Knowing how deeply his friend bowed before Mozart's genius, music publisher Pyotr Ivanovich Jurgenson gave Tchaikovsky a very special New Year's gift in early January 1889: the complete works of Mozarts, published by Breitkopf & Härtel in Leipzig. Tchaikovsky's joy knew no bounds: '...this was the best, the most precious, the most magical gift that I had ever hoped to receive! Alexei (Sofronov, Tchaikovsky's servant—A.K.) <…> surprised me with a festive fir tree, and under that tree, lay my god, my idol, my ideal, embodied in a complete set of his divine creations. I was giddy as a boy!!! Thank you, thank you, thank you!!!'
There is one very important detail about Tchaikovsky's adoration of Mozart: his complete refusal to separate the art from the artist. For him, the great Austrian composer and his creative heritage were one and the same. Just as he perceived Mozart's music as sheer perfection, so did he perceive Mozart himself as 'the perfect creator, subconsciously compelled to make art by the sheer innate power of his genius'. 'His soul was pure beyond reproach. He knew neither envy nor vengefulness nor malice, and it seems to me that one can hear this in his music, which is meant to soothe, to enlighten, to caress', Tchaikovsky wrote of Mozart.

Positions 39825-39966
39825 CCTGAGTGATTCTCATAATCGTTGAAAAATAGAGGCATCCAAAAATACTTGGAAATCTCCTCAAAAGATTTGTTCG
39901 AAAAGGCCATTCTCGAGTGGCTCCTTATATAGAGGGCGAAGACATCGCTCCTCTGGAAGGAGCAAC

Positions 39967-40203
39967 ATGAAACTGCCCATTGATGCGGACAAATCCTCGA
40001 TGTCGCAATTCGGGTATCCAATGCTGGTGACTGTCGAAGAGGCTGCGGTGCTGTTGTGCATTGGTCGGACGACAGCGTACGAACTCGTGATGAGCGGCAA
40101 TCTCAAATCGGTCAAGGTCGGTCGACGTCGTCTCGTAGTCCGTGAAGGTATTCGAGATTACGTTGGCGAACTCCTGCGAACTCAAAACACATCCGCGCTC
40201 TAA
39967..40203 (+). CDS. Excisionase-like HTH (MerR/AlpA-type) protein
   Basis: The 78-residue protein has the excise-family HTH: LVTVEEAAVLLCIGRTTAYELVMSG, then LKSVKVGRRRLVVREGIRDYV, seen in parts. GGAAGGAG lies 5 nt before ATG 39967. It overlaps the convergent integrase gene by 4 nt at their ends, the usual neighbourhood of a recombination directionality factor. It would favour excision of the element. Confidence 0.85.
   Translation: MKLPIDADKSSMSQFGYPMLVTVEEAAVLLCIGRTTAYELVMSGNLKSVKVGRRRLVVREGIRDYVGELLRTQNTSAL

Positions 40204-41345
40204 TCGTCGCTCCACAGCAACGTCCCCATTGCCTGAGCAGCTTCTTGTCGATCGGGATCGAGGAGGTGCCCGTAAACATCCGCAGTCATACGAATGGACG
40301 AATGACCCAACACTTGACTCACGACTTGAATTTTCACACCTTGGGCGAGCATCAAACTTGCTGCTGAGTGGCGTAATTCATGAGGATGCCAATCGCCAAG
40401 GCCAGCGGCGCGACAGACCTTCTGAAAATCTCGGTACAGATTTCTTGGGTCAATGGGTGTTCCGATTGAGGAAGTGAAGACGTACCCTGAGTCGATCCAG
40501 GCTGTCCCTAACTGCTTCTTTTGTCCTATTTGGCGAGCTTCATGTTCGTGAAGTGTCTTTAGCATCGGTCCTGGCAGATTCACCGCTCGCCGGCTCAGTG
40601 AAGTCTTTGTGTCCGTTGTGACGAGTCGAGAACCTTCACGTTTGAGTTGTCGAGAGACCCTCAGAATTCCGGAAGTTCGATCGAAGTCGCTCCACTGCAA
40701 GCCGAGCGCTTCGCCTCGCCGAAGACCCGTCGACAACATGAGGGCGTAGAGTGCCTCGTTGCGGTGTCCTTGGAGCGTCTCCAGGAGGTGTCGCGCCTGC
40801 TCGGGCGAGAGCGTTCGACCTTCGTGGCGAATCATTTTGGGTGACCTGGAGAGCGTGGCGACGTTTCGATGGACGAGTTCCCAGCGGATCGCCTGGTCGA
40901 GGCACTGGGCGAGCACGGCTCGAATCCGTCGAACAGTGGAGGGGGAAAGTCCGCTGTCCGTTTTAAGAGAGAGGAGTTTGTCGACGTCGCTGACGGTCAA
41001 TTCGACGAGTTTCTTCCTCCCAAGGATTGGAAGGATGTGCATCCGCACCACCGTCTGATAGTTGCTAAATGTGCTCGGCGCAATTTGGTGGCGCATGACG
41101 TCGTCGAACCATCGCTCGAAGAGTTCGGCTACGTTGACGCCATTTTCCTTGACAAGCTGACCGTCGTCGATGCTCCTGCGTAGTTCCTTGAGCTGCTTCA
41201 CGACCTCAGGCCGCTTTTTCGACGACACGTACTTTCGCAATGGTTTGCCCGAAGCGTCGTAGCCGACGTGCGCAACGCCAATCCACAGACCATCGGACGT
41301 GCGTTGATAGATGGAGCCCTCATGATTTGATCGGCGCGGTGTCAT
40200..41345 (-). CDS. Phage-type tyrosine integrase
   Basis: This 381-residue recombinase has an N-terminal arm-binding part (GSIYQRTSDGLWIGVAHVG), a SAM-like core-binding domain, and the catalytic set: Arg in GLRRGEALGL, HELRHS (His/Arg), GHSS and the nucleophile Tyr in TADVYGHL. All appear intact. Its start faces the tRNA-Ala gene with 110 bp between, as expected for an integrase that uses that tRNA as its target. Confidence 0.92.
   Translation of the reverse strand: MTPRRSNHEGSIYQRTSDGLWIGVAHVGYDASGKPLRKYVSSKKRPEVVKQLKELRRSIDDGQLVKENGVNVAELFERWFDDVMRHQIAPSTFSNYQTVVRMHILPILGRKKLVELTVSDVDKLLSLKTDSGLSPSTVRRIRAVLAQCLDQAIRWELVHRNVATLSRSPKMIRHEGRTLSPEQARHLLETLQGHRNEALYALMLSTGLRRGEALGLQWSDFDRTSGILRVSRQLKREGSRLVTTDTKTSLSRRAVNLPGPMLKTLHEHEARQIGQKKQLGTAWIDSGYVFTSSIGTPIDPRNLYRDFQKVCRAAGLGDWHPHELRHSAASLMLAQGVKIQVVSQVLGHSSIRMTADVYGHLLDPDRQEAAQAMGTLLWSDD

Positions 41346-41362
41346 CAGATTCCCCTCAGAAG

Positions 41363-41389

Tchaikovsky had his first encounter with Mozart's music as a child. His household's orchestrion could play Zerlina's aria from Don Giovanni (Vedrai Carino), which touched the very heart and soul of young Tchaikovsky. And it was Mozart's work that Tchaikovsky used as an opening piece in his last concert, which took place on 16 October 1893, and featured the premiere performance of Symphony No. 6. Apart from that, Tchaikovsky also conducted two dance segments from his personal rendition of the Idomeneo opera. Tchaikovsky's immersion into Mozart's music coincided with composing some of his own work. For instance, he diligently practised the Complete Works while simultaneously composing The Sleeping Beauty ballet. And in the autumn of 1892, in the middle of preparing for creating Symphony No. 6, which would offer a final summary of his entire life and creative career, Tchaikovsky travelled to Mozart's home town, Salzburg, in order to visit the Mozart museum.